Does LaBagh Woods Matter? Restoration and Why LaBagh is Critical for the Plants and Animals of the Chicago area
The Priory, Room 259, Dominican University, 7200 W. Division, River Forest, IL, 31245 Map
Does LaBagh Woods Matter? Restoration and Why LaBagh is Critical for thePlants and Animals of the Chicago Area.
Presented by Jeff Skrentny
Does a place as small as LaBagh Woods matter?
Should a small 80 acre floodplain and upland woods deserve the restoration attention it has been getting the last 21 months? Especially one that is so heavily used by humans in such a dense urban environment?
LaBagh Woods has surprised us. It helps us understand just how critical every small natural patch is to nature in an overdeveloped world where many small patches are sometimes all our native plants and animals have. If we look carefully, it is almost shocking what is surviving at LaBagh. With restoration efforts, maybe we can help those organisms thrive, and not just survive.
So what calls LaBagh home? Lets explore LaBagh together, through photos, just what birds, plants, animals, and what other creatures and organisms we have discovered at LaBagh the last few years, as well as investigate the invasive plants, and other factors, that threaten them. Once you see what LaBagh is home to, you can answer the question yourself: Does a place like LaBagh matter?
About Jeff Skrentny:
Meet Jeff Skrentny, an accidental naturalist in training. Jeff began his trip down the self educated naturalist training path when he decided he was going to be a birder starting on January 1st, 2006. Yes, he picked an exact date to start as a birder. He IDed six species his first day as a birder. As he gained experience as a birder, it became apparent to him how quality habitat equaled quality birds.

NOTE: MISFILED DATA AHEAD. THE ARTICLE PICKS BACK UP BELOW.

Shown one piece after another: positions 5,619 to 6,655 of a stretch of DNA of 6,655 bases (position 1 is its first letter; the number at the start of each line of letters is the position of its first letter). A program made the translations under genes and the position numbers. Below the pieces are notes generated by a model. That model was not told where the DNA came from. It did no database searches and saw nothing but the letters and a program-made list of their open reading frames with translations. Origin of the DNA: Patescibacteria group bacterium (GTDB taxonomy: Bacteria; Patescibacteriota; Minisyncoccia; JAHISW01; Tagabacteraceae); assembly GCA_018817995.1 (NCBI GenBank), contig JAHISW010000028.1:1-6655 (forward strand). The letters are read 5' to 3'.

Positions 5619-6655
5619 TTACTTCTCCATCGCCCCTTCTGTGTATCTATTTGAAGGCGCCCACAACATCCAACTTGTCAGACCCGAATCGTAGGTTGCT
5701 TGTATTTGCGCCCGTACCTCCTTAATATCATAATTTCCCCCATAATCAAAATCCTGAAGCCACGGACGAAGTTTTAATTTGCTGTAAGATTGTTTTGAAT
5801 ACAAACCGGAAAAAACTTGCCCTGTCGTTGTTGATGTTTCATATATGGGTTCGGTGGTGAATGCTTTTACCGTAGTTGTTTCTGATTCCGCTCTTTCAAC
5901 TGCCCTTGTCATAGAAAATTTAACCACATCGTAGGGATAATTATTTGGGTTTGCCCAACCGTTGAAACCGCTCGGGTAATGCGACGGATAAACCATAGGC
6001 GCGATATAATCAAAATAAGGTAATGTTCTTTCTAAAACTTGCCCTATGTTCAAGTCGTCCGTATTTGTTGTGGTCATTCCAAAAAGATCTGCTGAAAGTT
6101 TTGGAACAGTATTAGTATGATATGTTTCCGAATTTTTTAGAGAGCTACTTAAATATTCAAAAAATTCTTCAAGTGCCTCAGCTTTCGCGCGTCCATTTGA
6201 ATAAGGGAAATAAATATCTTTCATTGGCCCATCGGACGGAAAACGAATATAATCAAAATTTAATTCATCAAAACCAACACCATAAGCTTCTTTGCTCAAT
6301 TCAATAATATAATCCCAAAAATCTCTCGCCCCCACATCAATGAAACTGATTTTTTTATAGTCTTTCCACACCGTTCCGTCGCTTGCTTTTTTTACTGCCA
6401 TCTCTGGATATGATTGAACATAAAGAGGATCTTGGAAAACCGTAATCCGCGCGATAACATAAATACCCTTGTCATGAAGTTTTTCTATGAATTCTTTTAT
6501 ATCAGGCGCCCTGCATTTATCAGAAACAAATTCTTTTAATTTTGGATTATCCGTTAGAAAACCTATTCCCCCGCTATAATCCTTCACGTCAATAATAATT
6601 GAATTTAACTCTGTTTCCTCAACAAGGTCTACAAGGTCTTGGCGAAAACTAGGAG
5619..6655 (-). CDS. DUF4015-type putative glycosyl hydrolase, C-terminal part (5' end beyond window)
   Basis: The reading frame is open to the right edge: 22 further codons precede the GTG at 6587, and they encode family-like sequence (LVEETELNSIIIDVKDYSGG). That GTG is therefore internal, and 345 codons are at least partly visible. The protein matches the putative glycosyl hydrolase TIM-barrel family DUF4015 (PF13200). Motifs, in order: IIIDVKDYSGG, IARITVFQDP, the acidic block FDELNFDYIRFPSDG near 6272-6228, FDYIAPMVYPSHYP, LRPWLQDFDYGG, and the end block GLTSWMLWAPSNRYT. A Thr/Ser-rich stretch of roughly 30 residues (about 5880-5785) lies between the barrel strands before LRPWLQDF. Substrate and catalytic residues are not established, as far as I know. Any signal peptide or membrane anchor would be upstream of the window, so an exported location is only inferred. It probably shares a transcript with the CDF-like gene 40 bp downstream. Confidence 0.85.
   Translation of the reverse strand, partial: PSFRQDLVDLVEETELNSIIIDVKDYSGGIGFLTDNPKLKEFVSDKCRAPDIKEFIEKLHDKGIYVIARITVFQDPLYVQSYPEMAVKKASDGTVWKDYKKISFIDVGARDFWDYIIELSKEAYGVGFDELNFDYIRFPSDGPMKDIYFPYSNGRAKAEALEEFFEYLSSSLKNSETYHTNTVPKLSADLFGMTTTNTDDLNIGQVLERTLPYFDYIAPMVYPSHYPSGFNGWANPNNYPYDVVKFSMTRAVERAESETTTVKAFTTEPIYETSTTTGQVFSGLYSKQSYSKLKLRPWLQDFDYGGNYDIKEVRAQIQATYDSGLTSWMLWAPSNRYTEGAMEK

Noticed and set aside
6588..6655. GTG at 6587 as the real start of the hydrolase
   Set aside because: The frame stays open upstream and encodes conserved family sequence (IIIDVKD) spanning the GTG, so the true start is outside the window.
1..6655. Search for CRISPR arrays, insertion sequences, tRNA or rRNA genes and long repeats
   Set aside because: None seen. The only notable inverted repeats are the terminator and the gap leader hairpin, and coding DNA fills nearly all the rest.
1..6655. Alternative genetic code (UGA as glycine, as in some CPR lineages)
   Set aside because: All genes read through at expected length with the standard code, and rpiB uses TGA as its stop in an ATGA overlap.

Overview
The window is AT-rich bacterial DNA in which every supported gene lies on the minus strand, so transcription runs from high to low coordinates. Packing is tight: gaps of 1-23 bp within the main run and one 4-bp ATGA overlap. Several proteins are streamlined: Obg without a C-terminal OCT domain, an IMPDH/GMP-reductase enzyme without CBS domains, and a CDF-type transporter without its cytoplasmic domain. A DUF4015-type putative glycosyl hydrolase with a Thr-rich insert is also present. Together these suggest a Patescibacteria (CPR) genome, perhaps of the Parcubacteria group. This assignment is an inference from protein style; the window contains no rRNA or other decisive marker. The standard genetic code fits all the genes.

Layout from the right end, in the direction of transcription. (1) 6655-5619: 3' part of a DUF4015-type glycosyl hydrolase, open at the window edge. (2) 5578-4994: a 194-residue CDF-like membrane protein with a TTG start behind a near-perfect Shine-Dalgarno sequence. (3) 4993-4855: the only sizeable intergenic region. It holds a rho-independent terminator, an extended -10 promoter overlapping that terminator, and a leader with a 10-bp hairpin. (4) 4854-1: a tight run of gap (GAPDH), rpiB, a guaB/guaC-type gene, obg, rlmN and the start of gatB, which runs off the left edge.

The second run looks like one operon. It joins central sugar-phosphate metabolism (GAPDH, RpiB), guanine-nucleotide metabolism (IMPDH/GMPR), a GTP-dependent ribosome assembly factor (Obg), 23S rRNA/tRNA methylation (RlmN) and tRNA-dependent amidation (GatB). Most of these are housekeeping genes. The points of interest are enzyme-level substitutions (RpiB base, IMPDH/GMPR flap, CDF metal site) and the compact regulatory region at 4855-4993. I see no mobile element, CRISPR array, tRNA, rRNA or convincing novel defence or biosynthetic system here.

When his eldest daughter began 3rd grade in the fall of 2011, she was enrolled in an Ecology program at Waters Elementary, in Chicago, called Mighty Acorns. As a parent volunteer, and birder, Jeff was as much a student as any of them. It was through this parent volunteering under the guidance of program teacher Pete Leki, that Jeff began to understand and appreciate the ecological importance of LaBagh Woods, where the students of Waters went for their Mighty Acorns field trips..
LaBagh has long been known to be a critical bit of bird migration habitat. Because of this, Jeff was interested in a plan the Chicago Ornithological Society was making in the fall of 2014 to fund raise in 2015 to participate with the Forest Preserves LaBagh Woods restoration project. Jeff then met project leader and LaBagh Steward, Josh Coles of The Centennial Volunteers, and has been integrally involved in the restoration work at LaBagh Woods since. He is especially excited to be involved with this restoration because it is being done with a deliberate focus to keep avian intrests at the forefront of the their efforts at LaBagh.
Jeff has now invested about 2000 volunteer hours at LaBagh Woods birding and bird monitoring, photo documenting the wildlife there, as well as planning, leading and conducting restoration efforts there, for the birds. Much of which he has documented on his Facebook Group My Years Birding at LaBagh Woods. The work has been hard and sometimes difficult, but the human and natural rewards have made him committed to the restoration effort at LaBagh, and in EVERY small bit of habitat that people chose to become involved restoring, maintaining and preserving. These small places matter.
Free and open to the public. Park on the east side of The Priory and enter through the door on the east. Follow the hallway to the end, turn left, and follow that hallway. Turn right up the stairs (or go straight to the elevator), and head up to the second floor.
For the accessibility entrance, enter through the south doors. There is an elevator, which goes to the second floor. Exit the elevator and turn left for Room 259.